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U.S. Supreme Court Appears to Issue a Decision in Moyle v. United States

Jun 26, 2024 | 2024 Press Releases, Press Releases, Press Room

WASHINGTON — The U.S. Supreme Court, in a temporary post on its website, appears to have issued a 6-3 decision in Moyle v. United States and dismissed the case as “improvidently granted.” The decision reinstates the lower court’s pause on the Idaho law in question while litigation continues in the lower courts.

While we were hopeful for a ruling on the merits, the Court made clear that this case needs further lower court resolution. The state of Idaho had argued that the government’s interpretation of EMTALA would render Idaho’s pro-life law nearly unenforceable and would turn hospital emergency rooms into “federal abortion enclaves governed not by state law, but by physician judgment, and enforced by the United States’ mandate to perform abortions on demand.”  But during arguments, the U.S. government went on record claiming they were doing no such thing.

Justice Barrett, in her concurring opinion, notes that the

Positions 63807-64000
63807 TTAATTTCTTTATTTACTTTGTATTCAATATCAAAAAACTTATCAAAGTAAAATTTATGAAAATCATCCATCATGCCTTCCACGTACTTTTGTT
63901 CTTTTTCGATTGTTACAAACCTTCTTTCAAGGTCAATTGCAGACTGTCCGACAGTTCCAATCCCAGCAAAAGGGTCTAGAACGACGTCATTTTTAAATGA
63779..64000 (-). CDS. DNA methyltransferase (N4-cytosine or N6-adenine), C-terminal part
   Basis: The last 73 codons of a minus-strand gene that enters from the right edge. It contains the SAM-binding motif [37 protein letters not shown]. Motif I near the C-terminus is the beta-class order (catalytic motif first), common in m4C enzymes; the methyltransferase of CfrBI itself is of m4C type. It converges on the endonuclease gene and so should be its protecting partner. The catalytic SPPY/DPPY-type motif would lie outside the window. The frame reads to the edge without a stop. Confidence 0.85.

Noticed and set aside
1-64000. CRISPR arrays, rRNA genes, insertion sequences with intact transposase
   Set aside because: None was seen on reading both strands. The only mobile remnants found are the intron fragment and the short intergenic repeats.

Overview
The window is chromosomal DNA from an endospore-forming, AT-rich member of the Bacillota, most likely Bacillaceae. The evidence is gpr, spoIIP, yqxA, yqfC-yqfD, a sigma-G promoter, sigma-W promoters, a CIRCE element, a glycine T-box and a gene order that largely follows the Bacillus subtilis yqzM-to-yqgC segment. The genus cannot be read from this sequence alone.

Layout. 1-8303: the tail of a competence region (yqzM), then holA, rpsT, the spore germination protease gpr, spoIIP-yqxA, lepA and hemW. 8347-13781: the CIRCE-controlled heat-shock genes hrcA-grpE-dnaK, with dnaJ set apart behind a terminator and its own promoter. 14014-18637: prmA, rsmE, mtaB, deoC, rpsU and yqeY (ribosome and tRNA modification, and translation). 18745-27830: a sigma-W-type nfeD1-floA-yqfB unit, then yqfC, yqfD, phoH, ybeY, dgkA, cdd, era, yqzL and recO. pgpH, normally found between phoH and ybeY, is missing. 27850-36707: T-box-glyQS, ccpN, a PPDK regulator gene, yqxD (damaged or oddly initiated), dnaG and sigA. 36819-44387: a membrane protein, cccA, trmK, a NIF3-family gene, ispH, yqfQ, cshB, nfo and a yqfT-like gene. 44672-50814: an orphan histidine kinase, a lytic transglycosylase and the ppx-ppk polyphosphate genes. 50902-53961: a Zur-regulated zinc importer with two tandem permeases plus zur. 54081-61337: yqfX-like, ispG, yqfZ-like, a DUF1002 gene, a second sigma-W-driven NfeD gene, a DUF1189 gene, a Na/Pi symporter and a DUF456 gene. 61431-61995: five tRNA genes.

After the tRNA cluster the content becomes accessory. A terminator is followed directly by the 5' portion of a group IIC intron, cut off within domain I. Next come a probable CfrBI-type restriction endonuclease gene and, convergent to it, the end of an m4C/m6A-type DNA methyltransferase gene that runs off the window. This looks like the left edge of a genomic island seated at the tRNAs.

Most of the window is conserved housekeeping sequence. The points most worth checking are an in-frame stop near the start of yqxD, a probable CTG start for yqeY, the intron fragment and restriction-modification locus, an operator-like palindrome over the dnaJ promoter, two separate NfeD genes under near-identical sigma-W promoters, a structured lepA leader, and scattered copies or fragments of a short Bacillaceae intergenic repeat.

United States disclaimed these interpretations of EMTALA. First, it emphatically disavowed the notion that abortion is ever required as stabilizing care for mental health conditions…. Second, the United States clarified that federal conscience protections, both for hospitals and individual physicians, apply in the EMTALA context.

During the oral argument, the federal government identified numerous emergency medical conditions, and Idaho confirmed that they could ALL be treated under state law. 

Carol Tobias, president of National Right to Life, said, “The Biden-Harris Administration has used every lever at its disposal to push unlimited abortion. The Biden administration has deliberately created confusion and fear by claiming that women cannot and will not receive the emergency care they need.  We were pleased to see the U.S. government changing its tune during oral arguments, going on record to state that they are not trying to turn emergency rooms into elective abortion facilities.” 

We remain hopeful that lower courts will uphold the Idaho law which, like laws in all 50 states, explicitly allows miscarriage care and treatment in a medical emergency. EMTALA does not conflict with pro-life state laws—women can and will be able to get ongoing care for emergencies. 

National Right to Life filed a friend of the court brief supporting Idaho’s pro-life law, Defense of Life Act. The National Right to Life brief is available on the docket here.

Founded in 1968, the National Right to Life Committee (NRLC), the federation of 50 state right-to-life affiliates, is the nation’s oldest and largest grassroots pro-life organization. Recognized as the flagship of the pro-life movement, NRLC works through legislation and education to protect innocent human life from abortion, infanticide, assisted suicide, and euthanasia.